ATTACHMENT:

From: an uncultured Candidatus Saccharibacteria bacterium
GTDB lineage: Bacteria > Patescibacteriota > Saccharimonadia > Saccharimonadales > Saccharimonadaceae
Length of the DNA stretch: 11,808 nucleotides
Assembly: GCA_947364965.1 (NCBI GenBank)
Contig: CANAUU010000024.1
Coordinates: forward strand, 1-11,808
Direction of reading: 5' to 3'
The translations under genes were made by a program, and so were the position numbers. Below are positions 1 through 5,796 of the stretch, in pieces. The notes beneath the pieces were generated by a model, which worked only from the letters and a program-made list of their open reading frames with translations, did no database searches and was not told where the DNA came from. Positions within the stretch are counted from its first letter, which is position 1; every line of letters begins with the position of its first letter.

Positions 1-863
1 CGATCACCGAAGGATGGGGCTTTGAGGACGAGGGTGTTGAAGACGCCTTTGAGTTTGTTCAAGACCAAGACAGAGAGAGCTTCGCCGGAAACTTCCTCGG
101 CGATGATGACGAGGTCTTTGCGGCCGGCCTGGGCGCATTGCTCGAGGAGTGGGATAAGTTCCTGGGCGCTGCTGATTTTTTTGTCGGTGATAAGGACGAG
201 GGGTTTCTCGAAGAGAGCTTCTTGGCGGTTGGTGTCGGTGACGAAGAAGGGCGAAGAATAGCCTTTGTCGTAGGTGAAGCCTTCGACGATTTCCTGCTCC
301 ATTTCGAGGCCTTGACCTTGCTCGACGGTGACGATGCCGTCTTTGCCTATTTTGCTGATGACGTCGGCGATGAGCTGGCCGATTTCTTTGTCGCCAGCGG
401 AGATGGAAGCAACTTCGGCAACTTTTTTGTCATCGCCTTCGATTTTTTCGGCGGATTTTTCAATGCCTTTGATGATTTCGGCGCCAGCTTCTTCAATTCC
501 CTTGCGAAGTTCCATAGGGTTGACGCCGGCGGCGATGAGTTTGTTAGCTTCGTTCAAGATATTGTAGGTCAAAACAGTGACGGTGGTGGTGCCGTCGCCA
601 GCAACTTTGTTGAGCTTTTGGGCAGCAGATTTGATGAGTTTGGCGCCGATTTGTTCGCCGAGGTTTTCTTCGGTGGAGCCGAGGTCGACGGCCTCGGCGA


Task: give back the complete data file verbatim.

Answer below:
From: an uncultured Candidatus Saccharibacteria bacterium
GTDB lineage: Bacteria > Patescibacteriota > Saccharimonadia > Saccharimonadales > Saccharimonadaceae
Length of the DNA stretch: 11,808 nucleotides
Assembly: GCA_947364965.1 (NCBI GenBank)
Contig: CANAUU010000024.1
Coordinates: forward strand, 1-11,808
Direction of reading: 5' to 3'
The translations under genes were made by a program, and so were the position numbers. Below are positions 1 through 5,796 of the stretch, in pieces. The notes beneath the pieces were generated by a model, which worked only from the letters and a program-made list of their open reading frames with translations, did no database searches and was not told where the DNA came from. Positions within the stretch are counted from its first letter, which is position 1; every line of letters begins with the position of its first letter.

Positions 1-863
1 CGATCACCGAAGGATGGGGCTTTGAGGACGAGGGTGTTGAAGACGCCTTTGAGTTTGTTCAAGACCAAGACAGAGAGAGCTTCGCCGGAAACTTCCTCGG
101 CGATGATGACGAGGTCTTTGCGGCCGGCCTGGGCGCATTGCTCGAGGAGTGGGATAAGTTCCTGGGCGCTGCTGATTTTTTTGTCGGTGATAAGGACGAG
201 GGGTTTCTCGAAGAGAGCTTCTTGGCGGTTGGTGTCGGTGACGAAGAAGGGCGAAGAATAGCCTTTGTCGTAGGTGAAGCCTTCGACGATTTCCTGCTCC
301 ATTTCGAGGCCTTGACCTTGCTCGACGGTGACGATGCCGTCTTTGCCTATTTTGCTGATGACGTCGGCGATGAGCTGGCCGATTTCTTTGTCGCCAGCGG
401 AGATGGAAGCAACTTCGGCAACTTTTTTGTCATCGCCTTCGATTTTTTCGGCGGATTTTTCAATGCCTTTGATGATTTCGGCGCCAGCTTCTTCAATTCC
501 CTTGCGAAGTTCCATAGGGTTGACGCCGGCGGCGATGAGTTTGTTAGCTTCGTTCAAGATATTGTAGGTCAAAACAGTGACGGTGGTGGTGCCGTCGCCA
601 GCAACTTTGTTGAGCTTTTGGGCAGCAGATTTGATGAGTTTGGCGCCGATTTGTTCGCCGAGGTTTTCTTCGGTGGAGCCGAGGTCGACGGCCTCGGCGA